Top catching prospects are hard to come by, and you can never have too many of them. The Rays are lucky enough to have one of the top ones in Justin O'Conner. Even though there are some things that still need to be improved upon, O'Conner has already impressed enough to be listed as the No. 7 catcher in the minors, per mlb.com's rankings.
Here is the consensus: O'Conner has the best arm of any catcher in the minor leagues. He gets out of his stance quickly and has a cannon of an arm.
Just look at the video below, one of the few we have. Byron Buxton is one of the fastest players in the minor leagues, and O'Conner guns him out with time to spare. I don't want to over-hype his arm, but at the same time I really want to because I have not seen anything like it in a long time.
This year, he threw out 48% of the guys who tried to run against him. If nothing else, his arm could take him to the majors.
While his arm gets a true 80 grade, Rays officials have said O'Conner's defense suffers because he will focus on developing one aspect of his game too much. This often leads to other aspects being forgotten about. More specifically, they have said, according to Kiley McDaniels of Fangraphs, "O’Conner has so enthusiastically taken to their framing suggestions/emphasis that he sometimes can focus too much on placing the pitch in the zone and overlook catching it."
Behind the plate, O'Conner's success rides on his ability to seamlessly integrate the different aspects of catching.While the pop time is far above average (hitting 1.7 at times), other skills need work.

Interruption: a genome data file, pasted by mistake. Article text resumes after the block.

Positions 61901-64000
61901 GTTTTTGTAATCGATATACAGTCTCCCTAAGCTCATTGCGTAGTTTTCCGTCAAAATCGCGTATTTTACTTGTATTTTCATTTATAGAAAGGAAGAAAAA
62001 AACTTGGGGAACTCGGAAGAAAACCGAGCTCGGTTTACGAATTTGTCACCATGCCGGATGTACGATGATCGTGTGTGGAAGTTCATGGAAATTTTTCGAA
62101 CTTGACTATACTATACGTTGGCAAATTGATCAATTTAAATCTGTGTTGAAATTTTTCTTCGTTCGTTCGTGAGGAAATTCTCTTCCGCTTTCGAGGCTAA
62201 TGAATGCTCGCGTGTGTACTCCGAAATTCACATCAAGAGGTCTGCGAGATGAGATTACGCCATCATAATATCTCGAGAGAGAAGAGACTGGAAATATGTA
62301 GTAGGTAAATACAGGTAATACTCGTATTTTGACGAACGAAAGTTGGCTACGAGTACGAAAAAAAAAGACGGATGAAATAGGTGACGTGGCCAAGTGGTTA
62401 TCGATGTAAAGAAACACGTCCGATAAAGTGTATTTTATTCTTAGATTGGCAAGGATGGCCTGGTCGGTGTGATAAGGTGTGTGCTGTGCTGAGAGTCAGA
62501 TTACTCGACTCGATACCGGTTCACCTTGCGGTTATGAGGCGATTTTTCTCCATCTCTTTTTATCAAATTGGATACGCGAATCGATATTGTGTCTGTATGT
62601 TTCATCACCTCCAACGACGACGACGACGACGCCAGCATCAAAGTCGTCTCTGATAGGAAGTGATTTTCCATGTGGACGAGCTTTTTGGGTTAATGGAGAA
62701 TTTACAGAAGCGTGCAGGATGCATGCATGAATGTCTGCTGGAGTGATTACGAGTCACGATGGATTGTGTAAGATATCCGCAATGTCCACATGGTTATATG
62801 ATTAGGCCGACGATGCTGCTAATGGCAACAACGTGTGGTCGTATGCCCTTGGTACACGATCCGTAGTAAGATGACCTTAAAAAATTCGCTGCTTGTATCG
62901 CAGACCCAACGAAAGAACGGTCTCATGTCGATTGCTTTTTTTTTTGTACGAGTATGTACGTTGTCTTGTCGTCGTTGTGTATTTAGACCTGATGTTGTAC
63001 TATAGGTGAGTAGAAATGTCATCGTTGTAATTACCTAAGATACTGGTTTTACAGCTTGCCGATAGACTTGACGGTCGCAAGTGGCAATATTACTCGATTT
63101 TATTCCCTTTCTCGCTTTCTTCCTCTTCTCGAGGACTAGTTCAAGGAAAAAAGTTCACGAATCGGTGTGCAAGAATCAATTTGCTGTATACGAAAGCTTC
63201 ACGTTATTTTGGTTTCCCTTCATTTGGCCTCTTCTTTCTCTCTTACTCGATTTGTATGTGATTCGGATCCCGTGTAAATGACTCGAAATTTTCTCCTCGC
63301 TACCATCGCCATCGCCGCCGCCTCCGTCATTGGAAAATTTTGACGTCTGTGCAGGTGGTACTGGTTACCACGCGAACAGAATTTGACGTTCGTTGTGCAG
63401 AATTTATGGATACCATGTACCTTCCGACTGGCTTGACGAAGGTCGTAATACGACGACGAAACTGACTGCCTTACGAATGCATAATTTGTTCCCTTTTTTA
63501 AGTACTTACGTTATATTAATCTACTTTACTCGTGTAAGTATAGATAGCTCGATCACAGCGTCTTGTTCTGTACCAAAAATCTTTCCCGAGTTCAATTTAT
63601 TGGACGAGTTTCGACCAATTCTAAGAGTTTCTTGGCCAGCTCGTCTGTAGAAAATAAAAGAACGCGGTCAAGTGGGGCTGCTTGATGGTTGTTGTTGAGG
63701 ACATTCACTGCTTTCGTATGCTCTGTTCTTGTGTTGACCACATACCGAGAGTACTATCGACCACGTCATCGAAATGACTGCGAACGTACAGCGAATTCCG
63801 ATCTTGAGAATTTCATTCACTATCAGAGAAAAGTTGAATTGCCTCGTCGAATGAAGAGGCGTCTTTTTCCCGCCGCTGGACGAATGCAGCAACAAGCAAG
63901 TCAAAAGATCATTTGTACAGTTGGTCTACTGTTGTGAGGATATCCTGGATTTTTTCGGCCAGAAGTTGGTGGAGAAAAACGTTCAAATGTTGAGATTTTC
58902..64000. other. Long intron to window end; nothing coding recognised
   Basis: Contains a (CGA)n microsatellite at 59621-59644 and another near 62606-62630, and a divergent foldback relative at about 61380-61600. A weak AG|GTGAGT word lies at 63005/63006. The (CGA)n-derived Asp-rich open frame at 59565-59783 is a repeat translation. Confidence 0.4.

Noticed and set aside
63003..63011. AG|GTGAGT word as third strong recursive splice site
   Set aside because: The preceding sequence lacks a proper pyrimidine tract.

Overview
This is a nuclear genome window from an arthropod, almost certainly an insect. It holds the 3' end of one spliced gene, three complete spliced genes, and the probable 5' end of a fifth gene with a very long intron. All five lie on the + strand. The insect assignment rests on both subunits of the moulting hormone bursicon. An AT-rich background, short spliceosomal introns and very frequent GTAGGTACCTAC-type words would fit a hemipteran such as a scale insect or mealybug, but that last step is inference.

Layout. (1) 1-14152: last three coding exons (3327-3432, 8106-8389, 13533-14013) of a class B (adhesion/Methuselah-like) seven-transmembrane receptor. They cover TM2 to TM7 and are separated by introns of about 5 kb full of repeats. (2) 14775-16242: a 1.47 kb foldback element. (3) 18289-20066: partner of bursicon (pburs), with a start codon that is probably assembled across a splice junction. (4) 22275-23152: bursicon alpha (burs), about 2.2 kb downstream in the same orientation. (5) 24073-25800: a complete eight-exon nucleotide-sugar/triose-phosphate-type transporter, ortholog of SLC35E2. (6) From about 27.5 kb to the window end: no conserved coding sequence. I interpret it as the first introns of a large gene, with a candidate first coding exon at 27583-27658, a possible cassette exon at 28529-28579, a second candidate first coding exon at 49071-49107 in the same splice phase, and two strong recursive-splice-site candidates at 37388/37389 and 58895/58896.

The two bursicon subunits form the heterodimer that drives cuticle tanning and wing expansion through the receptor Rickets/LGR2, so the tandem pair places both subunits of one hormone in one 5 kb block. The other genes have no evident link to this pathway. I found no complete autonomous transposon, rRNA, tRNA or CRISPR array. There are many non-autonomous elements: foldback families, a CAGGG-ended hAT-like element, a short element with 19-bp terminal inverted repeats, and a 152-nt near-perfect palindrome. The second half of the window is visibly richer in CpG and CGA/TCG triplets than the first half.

McDaniels also details confidence issues in the past when it comes to his mechanics. While this is speculation, it could be because O'Conner was fairly new to catcher when he was drafted. In addition to that, he had bone spurs in both hips (not related to baseball) that required surgery to remove, so he is worried about hurting himself still. It's one of those things that only time can really fix.
The Tampa Bay coaching staff obviously wants to keep him at catcher (who wouldn't with an 80 arm), so he will get the reps necessary to integrate the different pieces of playing behind the plate while shaking off confidence problems.
In the batter's box, O'Conner often has lapses because of the aforementioned over-focusing. If he is paying attention to his bat speed, then his pitch recognition suffers and vice versa. While pitch recognition is usually something you learn at younger years, O'Conner didn't get the reps necessary to learn this skill.
When you watch O'Conner swing the bat, the raw power in his swing is apparent. He puts oomph into every swing, but he often swings too much. While in last year's Fall League his strikeout rate was quite impressive, he regressed mightily in that area, striking out almost 30% of the time at Double-A Montgomery in 2015.
It would appear that a lot of the problems with O'Conner's approach are mental. His aggressive approach comes from the faults in pitch recognition, and while physical errors are more easily correctable, they could be a lot worse. O'Conner's in-game power is projected to come after the corrections in his approach are made.
On the whole, O'Conner will most likely be carried to the majors by his arm and to a lesser extent his defense. Catcher is one of the few positions where that can happen; he has the raw tools to do so. However, the over-focusing on aspects while both catching and hitting are going to cause problems. While he has a high ceiling of a 15-20 home run catcher at the plate, he is far off from that profile.
As of now, he looks like a purely defensive catcher that'll pop a homer here and there at the bottom of your order. Next year will be his seventh season in the Rays system, so he will have to make major strides within the next year.